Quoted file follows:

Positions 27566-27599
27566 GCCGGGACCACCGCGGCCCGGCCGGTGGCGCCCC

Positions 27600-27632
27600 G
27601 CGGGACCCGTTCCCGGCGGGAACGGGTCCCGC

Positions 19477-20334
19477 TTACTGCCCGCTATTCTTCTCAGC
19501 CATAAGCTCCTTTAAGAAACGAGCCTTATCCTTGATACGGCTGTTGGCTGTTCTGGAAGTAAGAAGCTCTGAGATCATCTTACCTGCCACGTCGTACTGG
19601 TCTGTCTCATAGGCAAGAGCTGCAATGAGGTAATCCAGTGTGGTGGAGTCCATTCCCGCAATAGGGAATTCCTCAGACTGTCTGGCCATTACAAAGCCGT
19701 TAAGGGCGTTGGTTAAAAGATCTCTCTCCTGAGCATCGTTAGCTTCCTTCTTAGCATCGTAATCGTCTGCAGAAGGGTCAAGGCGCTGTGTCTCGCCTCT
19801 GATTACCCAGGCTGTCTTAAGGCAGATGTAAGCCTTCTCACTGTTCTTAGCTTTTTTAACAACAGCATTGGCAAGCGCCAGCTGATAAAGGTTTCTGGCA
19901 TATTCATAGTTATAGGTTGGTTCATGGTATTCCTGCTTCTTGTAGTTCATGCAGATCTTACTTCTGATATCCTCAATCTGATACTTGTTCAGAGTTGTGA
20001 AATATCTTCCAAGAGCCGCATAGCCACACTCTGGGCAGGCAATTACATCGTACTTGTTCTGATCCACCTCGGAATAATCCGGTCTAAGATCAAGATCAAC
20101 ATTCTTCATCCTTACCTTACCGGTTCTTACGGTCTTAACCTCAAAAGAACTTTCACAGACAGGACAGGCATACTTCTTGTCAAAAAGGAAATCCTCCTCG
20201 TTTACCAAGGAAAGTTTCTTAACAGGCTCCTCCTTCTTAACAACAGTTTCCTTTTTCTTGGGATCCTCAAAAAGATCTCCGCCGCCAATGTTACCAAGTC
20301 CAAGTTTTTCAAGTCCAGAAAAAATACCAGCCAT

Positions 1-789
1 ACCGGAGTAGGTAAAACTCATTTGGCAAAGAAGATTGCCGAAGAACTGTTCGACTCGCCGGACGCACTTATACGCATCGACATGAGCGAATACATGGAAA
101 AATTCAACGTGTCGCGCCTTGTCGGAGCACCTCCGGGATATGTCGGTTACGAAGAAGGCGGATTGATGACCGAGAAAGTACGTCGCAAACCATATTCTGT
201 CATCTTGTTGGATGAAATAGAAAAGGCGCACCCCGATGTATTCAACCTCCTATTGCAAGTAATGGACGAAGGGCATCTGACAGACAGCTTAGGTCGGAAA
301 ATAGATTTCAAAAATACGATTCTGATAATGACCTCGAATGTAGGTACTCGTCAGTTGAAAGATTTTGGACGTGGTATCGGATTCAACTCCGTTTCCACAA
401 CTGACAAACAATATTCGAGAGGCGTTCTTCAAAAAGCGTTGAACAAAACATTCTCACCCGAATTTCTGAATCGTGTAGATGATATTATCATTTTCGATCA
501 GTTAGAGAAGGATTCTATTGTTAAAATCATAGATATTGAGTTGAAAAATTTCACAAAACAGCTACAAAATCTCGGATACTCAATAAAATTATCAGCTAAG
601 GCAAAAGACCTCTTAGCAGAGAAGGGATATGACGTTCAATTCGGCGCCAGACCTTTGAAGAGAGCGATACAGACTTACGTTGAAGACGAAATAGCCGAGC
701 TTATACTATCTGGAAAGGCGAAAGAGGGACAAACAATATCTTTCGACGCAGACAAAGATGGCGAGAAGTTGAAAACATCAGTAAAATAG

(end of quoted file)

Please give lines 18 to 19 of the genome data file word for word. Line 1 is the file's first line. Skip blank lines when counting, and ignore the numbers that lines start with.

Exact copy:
1 ACCGGAGTAGGTAAAACTCATTTGGCAAAGAAGATTGCCGAAGAACTGTTCGACTCGCCGGACGCACTTATACGCATCGACATGAGCGAATACATGGAAA
101 AATTCAACGTGTCGCGCCTTGTCGGAGCACCTCCGGGATATGTCGGTTACGAAGAAGGCGGATTGATGACCGAGAAAGTACGTCGCAAACCATATTCTGT